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The Scarlet & Black

Kaes Surveys Weimar Cinema in First World War

Kaes surveyed trauma in German cinema. Photo by Aaron Juarez.

On Wednesday evening, Anton Kaes, Professor of German and Film and Media at the University of California at Berkeley, gave a talk entitled, “The Trauma of War in Weimar Cinema,” in which he used Robert Wiene’s 1919 silent film “The Cabinet of Dr. Caligari” as an example of what he calls “shell shock cinema.”

 Kaes surveyed trauma in German cinema. Photo by Aaron Juarez.
Kaes surveyed trauma in German cinema.
Photo by Aaron Juarez.

Previewing the talk on Tuesday, Professor Shuchi Kapila, English, and Director of the Center for the Humanities, said that the Center invited Kaes because his work is relevant to the Center’s yearlong program commemorating the beginning of World War I, which is called, “A Century of War: 1914 and Beyond.”

“We’ve invited him from Berkeley so he can talk to us about this particular kind of film that emerged in Germany, and that was responding to the First World War. He also writes about trauma, [and] he writes about memory. All of these things are related [to] our exploration of the impact of war on culture generally. This is a particular moment that he specializes in,” Kapila said.

The presentation by Kaes followed a week of free movie showings at the Strand sponsored by the Center. The series last week, where prominent examples of shell shock cinema were shown, included “The Cabinet of Dr. Caligari,” “All Quiet on the Western Front” (1930) and “Nosferatu” (1922).

According to Kaes’ book on the subject, “Shell Shock Cinema: Weimar Culture and the Wounds of War,” films in this mold, such as “The Cabinet of Dr. Caligari,” give form and expression to the unresolved trauma in the Weimar Republic after World War I. Kaes declined to be interviewed for this article.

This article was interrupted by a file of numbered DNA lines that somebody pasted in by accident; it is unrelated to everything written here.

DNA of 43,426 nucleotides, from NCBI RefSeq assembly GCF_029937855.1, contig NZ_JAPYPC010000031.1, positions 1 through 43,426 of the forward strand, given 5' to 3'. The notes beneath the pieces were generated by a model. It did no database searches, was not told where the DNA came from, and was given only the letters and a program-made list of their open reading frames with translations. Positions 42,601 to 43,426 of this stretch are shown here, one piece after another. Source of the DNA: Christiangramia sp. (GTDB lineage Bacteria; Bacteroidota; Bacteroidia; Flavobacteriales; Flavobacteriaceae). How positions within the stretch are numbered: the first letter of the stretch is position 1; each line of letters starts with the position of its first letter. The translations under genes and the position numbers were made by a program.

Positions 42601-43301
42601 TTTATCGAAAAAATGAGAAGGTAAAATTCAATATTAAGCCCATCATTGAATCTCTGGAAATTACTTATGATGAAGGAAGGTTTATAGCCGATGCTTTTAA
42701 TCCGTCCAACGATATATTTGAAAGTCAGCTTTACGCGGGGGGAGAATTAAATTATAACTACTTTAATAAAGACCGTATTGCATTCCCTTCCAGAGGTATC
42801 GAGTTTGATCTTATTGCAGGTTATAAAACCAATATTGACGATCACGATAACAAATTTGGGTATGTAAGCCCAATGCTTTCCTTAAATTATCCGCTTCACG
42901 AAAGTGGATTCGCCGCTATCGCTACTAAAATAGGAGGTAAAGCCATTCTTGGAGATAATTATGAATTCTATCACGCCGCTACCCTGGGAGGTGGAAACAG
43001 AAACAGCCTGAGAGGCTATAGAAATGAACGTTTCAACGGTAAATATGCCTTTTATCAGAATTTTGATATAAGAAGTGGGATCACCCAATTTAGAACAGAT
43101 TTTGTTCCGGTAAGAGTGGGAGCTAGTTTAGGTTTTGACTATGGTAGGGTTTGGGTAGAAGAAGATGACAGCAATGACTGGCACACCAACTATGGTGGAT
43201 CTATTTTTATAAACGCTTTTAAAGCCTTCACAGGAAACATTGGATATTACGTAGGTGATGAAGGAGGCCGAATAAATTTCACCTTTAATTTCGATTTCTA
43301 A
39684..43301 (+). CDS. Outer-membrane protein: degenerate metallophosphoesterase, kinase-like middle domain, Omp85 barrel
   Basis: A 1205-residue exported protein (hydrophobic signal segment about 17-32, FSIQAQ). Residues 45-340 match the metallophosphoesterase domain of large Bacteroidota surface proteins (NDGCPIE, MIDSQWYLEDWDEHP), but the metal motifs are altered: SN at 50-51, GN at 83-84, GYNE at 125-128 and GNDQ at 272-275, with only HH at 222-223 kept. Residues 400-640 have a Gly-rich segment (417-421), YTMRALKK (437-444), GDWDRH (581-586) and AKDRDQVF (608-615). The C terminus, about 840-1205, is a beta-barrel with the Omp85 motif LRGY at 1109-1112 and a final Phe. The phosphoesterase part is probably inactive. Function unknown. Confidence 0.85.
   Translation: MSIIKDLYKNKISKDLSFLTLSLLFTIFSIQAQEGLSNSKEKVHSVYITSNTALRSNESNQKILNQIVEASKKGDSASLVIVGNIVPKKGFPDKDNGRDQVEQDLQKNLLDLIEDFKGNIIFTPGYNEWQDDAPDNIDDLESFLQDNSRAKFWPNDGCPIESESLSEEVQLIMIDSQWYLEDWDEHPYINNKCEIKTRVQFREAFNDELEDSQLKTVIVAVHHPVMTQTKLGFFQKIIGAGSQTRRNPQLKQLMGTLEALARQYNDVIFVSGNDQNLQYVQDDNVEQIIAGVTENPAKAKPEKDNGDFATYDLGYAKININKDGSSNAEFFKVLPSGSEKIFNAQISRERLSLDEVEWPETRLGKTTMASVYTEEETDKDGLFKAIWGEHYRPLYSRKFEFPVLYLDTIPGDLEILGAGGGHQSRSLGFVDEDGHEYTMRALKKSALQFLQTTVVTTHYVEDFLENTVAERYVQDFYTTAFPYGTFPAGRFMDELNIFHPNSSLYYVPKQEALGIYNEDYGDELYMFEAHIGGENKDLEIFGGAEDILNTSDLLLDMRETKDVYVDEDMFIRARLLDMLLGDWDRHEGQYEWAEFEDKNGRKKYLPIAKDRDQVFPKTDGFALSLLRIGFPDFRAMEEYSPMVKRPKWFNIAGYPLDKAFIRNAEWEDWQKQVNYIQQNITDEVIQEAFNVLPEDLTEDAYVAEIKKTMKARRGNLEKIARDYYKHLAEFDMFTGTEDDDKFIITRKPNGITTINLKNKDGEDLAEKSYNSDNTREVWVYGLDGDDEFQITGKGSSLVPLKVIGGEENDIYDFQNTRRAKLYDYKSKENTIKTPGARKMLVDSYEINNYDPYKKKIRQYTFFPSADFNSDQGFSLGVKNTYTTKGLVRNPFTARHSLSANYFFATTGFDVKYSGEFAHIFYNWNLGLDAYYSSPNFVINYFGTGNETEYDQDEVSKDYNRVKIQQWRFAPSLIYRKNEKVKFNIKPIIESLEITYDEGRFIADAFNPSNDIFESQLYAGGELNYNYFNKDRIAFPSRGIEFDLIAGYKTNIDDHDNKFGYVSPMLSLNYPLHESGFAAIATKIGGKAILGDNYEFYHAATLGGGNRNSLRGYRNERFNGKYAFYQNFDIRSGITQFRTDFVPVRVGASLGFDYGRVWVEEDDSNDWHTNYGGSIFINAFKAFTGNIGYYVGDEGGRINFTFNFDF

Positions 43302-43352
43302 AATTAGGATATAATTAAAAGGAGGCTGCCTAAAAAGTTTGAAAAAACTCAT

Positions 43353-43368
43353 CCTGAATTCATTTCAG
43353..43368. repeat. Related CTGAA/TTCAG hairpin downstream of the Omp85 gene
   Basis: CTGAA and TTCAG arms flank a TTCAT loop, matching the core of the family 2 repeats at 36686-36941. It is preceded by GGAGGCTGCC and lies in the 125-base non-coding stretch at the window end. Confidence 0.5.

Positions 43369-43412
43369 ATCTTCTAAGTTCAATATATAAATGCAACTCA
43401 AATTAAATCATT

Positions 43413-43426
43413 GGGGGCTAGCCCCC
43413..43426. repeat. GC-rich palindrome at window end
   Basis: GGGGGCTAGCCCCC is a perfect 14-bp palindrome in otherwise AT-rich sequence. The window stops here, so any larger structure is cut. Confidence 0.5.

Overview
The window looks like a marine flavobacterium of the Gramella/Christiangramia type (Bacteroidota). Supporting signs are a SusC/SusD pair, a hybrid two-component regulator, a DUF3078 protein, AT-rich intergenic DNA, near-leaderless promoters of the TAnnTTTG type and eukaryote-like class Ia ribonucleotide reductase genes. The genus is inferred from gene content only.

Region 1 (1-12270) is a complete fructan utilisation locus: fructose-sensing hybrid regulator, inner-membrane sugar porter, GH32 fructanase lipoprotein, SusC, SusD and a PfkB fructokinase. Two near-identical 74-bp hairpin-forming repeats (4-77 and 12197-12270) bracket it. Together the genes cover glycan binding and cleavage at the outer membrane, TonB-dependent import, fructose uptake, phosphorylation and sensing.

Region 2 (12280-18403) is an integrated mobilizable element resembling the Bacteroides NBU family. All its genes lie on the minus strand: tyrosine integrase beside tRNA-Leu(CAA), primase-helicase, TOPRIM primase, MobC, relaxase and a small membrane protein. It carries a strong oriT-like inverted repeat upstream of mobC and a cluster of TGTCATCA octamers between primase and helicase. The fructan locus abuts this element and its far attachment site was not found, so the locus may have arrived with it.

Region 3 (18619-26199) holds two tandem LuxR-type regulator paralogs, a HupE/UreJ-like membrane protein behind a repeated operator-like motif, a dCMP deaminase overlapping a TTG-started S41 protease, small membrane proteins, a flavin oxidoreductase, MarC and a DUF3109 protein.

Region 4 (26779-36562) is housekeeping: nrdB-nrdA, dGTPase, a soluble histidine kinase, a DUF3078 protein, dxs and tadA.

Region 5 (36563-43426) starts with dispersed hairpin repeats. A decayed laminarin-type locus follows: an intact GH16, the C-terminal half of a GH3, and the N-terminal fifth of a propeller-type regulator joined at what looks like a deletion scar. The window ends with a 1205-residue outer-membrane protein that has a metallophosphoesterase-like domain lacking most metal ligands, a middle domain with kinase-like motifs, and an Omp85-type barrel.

“Forced to find a language for extreme psychological states, shell shock films developed aesthetic strategies that pushed the limits of visual representation. In their fragmented story lines and distorted perspectives, their abrupt editing and harsh lighting effects, they mimic shock and violence on the formal level,” Kaes writes in his introduction to the book.

This repressed trauma finds its collective expression in film, explained Professor Daniel Reynolds, German, attributing the conception of cinema as memory to critical theorist Siegfried Kracauer.

“Because of that collective production and collective consumption of cinema, the fact that it operates on this collective level suggests that it taps into the collective psyche,” Reynolds said.

However, newer theory has provided a twist on the collective aspect on cinema consumption: the movie theater as a shared space.

“There’s something about being in a darkened room with others that is an important part of [cinema]. Its how you experience the image through your body in a collective setting that is very much a part of that experience, even if it’s affecting you on a subconscious level,” Reynolds said.

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